7 Unexpected Reasons to Visit Phoenix
Who knew you could find a bat cave, castle, Japanese garden, and water sports in Phoenix, Arizona of all places? Yea, us neither. We've got a list of seven unexpected attractions that just may surprise you, perfect for your next trip to the desert.
The Rio Salado Audubon Center is a nature center in the heart of the City of Phoenix’s Rio Salado Habitat Restoration Area, a 600-acre park along the Salt River. Located less than two miles from downtown Phoenix, the center is a gateway to a lush riparian habitat used by more than 200 species of birds. Other wildlife you might spot on a visit to the restoration area includes beavers, muskrats, coyotes, jackrabbits, cottontails and javelinas.
Enjoy the beautiful sandstone buttes that define Papago Park and climb to the park’s most popular spot, Hole-in-the-Rock, to enjoy sweeping views of Phoenix.
The Japanese Friendship Garden—Ro Ho En—features more than 1,500 tons of handpicked rock, more than 50 varieties of plants, flowing streams, a 12-foot waterfall and a Koi pond. The garden is the product and shared cultural vision of the Sister Cities of Phoenix and Himeji, Japan.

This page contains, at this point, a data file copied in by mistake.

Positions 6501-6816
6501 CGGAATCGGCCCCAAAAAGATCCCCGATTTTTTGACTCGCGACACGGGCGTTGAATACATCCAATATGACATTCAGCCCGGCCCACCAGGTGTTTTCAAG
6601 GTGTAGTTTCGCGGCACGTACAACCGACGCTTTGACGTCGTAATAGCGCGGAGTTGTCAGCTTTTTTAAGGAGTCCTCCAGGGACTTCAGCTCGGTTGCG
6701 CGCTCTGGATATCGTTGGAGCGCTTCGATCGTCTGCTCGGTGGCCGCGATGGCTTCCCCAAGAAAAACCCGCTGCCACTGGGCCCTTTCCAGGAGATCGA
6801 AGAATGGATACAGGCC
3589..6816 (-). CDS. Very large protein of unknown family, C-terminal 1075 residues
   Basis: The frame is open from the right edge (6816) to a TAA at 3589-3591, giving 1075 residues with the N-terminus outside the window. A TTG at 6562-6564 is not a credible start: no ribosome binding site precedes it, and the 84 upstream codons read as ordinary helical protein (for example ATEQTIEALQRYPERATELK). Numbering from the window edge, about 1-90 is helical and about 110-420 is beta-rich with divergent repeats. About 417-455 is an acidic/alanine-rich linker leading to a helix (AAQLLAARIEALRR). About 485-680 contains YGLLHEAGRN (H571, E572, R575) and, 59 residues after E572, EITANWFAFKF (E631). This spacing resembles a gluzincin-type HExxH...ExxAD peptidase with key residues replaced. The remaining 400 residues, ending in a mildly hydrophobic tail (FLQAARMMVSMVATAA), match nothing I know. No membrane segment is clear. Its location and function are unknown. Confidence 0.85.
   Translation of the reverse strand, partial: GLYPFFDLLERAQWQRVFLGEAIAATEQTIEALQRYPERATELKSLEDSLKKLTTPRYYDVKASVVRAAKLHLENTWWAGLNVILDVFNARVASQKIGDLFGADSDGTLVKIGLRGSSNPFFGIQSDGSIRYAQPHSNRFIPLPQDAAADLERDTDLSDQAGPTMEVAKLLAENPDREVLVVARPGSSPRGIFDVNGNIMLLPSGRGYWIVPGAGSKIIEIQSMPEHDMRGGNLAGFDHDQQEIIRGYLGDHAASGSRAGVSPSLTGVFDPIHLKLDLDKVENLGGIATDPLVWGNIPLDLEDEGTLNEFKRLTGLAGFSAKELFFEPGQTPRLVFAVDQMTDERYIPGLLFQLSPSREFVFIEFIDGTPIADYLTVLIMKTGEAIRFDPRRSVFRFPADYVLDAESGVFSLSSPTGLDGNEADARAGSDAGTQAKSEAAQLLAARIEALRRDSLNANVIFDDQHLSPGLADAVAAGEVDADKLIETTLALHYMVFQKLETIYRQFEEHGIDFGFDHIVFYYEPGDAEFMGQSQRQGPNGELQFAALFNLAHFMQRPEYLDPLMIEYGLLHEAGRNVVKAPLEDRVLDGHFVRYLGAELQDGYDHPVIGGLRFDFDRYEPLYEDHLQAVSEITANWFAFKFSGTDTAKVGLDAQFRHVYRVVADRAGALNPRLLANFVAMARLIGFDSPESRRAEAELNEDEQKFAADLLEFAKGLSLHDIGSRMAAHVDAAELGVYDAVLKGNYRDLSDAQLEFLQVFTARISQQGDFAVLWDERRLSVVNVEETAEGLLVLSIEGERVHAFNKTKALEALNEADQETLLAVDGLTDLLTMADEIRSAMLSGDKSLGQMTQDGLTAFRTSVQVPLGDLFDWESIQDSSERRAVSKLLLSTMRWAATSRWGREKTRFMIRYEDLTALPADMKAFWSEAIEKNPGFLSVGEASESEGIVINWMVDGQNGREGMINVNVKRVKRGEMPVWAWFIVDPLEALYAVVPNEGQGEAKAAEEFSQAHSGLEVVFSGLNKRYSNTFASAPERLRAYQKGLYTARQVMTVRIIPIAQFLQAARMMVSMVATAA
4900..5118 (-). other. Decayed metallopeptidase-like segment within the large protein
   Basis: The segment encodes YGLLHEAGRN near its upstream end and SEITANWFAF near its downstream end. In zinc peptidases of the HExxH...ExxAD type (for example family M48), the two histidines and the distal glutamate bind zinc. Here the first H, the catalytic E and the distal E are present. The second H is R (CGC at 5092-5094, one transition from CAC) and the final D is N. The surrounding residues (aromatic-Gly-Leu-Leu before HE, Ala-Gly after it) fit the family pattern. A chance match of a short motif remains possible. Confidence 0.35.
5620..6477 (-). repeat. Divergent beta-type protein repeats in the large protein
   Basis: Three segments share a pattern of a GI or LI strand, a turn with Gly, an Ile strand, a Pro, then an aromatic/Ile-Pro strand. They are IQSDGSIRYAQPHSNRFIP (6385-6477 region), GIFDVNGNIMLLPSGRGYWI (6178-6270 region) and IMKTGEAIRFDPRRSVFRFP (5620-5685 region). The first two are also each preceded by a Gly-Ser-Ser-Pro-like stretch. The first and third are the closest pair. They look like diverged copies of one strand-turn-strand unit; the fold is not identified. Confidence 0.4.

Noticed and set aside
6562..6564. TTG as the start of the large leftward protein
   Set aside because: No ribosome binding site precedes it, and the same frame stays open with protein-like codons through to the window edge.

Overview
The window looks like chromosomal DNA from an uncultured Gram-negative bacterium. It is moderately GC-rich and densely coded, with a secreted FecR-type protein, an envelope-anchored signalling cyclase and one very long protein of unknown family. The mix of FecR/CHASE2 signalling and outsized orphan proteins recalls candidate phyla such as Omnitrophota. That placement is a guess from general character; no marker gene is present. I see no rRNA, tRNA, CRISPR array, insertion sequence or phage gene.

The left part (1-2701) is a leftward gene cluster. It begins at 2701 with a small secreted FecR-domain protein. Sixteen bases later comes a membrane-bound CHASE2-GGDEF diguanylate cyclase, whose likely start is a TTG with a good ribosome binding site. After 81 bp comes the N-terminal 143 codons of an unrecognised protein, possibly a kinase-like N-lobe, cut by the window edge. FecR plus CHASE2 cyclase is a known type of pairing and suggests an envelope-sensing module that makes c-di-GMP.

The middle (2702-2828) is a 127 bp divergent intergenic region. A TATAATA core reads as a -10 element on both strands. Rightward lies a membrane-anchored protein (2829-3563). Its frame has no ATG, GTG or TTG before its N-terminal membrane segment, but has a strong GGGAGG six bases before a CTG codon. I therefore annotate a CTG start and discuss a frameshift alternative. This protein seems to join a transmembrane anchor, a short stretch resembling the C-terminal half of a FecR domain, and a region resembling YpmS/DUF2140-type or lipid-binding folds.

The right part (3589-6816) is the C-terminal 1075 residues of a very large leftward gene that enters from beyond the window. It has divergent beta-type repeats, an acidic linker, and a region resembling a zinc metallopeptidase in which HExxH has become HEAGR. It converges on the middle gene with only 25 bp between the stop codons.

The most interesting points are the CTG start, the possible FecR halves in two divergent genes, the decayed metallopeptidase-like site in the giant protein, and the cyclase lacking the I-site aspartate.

Perched atop a cactus-covered hill in east-central Phoenix, Tovrea (pronounced TOE-vree) Castle at Carraro Heights has intrigued generations of Valley residents. The castle and surrounding cactus garden have recently been restored and are currently open for tours.
Did you know Phoenix has a great urban bat-watching spot? Each summer several thousand Mexican free-tailed bats and western pipistrelle bats use the Maricopa County Flood Control Tunnel near 40th Street and Camelback Road as a day roost.
Located about 45 minutes northwest of downtown Phoenix, Lake Pleasant is always bustling with water sports and outdoor enthusiasts. The 10,000-acre lake is enjoyed by windsurfers, boaters, sailors, jet skiers and fisherman.
The Hall of Flame Fire Museum has almost an acre of fire history exhibits with more than 90 fully restored pieces of fire apparatus on display dating from 1725 to 1969. The Hall of Flame sponsors the National Firefighting Hall of Heroes, which honors firefighters who have died in the line of duty or have been decorated for heroism.